Levi Pearson levi at
Sun Jan 11 22:41:42 MST 2009

Brandon Stout <bms at> writes:

> Maybe I'm old fashioned this way, but since mp3s and ogg's don't have CD
> quality sound, I prefer buying the CD, then ripping to FLAC and using
> any player that supports FLAC decoding on any platform... or... just put
> the CD in the drive and play it.  When I looked at itunes purchases, I
> found that buying the CD was much less than buying every song on a cd in
> itunes format, so from my experience it's higher quality for less if you
> go with my antique 'buy the CD' method.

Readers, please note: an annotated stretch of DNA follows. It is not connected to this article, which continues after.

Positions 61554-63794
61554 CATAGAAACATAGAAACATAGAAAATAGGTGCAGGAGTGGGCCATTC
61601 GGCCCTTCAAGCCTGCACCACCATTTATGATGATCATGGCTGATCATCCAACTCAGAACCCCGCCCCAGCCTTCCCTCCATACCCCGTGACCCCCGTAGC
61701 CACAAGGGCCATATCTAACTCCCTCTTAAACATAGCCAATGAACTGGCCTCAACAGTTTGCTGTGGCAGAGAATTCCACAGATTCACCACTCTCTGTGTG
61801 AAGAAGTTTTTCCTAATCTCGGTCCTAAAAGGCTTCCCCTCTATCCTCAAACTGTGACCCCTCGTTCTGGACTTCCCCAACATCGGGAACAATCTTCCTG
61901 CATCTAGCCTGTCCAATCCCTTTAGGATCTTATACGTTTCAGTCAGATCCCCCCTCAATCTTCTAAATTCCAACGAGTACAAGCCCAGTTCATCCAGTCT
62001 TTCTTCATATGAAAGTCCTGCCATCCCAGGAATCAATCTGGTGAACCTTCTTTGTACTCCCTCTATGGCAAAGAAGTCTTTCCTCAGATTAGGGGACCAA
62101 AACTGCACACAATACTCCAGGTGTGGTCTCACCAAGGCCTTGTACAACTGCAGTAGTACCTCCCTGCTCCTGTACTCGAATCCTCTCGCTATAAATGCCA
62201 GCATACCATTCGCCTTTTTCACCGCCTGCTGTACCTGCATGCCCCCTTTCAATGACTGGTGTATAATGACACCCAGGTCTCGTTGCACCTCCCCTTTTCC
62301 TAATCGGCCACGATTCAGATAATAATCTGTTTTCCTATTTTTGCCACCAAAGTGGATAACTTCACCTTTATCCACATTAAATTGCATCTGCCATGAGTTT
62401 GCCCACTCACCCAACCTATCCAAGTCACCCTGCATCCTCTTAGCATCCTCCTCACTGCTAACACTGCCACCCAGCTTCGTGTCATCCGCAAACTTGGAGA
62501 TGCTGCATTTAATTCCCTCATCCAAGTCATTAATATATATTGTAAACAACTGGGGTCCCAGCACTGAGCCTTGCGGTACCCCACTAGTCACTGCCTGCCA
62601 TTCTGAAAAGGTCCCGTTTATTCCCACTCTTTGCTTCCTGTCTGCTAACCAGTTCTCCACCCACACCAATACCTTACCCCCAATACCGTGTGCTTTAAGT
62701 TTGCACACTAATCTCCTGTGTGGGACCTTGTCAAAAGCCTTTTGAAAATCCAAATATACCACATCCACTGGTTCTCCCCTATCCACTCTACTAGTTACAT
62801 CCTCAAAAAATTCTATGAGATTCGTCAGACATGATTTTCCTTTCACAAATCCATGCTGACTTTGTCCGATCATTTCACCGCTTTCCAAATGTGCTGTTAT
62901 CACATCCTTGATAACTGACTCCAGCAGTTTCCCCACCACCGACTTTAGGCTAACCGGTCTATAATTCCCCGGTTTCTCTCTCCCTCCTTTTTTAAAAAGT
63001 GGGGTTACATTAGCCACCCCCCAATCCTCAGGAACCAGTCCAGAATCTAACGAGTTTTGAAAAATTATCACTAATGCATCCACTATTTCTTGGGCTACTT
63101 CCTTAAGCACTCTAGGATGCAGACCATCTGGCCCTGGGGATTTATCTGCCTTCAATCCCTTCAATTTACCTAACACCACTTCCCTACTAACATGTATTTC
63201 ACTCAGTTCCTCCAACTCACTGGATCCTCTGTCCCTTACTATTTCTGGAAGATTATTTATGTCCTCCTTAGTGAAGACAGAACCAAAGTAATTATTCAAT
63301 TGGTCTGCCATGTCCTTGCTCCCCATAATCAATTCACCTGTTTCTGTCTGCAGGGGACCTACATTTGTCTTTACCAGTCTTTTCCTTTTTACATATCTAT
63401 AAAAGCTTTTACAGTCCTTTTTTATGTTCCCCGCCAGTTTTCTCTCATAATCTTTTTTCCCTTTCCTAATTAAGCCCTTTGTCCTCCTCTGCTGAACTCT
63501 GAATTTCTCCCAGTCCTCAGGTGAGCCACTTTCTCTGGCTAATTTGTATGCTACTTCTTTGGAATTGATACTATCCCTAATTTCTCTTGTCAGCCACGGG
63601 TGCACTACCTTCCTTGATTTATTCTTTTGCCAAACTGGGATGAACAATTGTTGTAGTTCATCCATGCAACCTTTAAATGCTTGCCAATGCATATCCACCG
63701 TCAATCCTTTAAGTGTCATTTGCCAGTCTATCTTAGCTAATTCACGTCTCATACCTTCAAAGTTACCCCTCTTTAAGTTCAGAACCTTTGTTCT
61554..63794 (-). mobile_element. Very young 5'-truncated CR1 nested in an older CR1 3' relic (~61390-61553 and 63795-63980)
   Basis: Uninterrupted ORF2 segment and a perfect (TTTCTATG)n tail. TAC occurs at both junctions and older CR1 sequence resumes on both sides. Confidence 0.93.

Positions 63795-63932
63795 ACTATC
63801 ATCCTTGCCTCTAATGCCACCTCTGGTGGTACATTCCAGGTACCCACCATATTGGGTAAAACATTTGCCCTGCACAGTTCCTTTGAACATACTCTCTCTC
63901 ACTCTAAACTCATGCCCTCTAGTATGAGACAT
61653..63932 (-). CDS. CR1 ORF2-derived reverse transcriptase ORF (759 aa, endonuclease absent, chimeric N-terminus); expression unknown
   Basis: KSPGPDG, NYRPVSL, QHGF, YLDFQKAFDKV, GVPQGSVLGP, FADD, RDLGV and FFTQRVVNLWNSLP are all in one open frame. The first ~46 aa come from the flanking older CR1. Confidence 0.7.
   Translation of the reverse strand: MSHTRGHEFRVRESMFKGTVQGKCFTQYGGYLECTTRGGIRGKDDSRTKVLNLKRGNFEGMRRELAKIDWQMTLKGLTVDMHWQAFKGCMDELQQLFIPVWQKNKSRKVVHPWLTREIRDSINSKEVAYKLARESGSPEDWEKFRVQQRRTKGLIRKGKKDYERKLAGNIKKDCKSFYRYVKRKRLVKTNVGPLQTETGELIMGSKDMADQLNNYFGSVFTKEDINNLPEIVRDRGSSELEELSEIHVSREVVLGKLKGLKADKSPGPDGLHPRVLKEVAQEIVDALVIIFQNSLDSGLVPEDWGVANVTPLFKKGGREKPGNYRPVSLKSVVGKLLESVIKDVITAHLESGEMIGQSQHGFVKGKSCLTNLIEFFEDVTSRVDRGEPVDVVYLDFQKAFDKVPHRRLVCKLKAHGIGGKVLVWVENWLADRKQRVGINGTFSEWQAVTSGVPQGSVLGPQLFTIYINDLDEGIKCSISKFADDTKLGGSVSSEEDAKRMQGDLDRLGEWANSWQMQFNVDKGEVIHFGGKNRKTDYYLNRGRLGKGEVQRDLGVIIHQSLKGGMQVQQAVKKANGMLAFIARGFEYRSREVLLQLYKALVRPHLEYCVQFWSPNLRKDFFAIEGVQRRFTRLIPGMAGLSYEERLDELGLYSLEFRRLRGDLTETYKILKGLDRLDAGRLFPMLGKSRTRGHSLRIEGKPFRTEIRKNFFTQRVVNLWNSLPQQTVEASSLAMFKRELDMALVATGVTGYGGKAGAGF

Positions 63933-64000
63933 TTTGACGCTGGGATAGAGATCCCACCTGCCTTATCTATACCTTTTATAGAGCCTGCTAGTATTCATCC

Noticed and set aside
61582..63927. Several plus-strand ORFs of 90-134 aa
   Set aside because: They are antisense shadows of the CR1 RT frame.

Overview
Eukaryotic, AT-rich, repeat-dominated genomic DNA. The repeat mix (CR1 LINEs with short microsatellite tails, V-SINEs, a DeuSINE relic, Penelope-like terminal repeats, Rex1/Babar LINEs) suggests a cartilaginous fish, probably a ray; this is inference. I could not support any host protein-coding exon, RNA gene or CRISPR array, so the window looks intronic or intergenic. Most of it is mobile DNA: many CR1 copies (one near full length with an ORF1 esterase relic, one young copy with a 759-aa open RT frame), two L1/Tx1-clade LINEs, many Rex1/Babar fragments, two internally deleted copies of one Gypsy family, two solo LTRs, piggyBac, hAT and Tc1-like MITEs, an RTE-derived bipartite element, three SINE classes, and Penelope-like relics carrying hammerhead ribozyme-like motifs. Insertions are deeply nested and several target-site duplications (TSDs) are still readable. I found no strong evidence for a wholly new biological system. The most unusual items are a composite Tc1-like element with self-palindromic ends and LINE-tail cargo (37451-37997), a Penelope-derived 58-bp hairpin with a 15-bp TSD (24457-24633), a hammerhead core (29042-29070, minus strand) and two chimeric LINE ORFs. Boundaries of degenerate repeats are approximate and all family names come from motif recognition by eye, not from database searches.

So, the used CD route is certainly the cheapest, but from reading your
posts about this I'm not sure if you understand the iTunes pricing
model.  You can buy a single track at a time (for ~$.99), or you can buy
by album (for ~$9.99).  Sometimes you can only get certain tracks by
buying a full album.  Sometimes you get some extras (music videos,
interviews, liner notes in pdf format, extra tracks, etc) for a little
extra cash.

Buying from iTunes gives you a reasonably priced (IMHO, at least)
product, a good (though not exhaustive) selection, and instant
gratification.  Buying used CDs is cheaper, but the selection can be
slim if you've got taste even a little off from the norm, and you either
have to drive to a used shop (even slimmer selection) or wait for online


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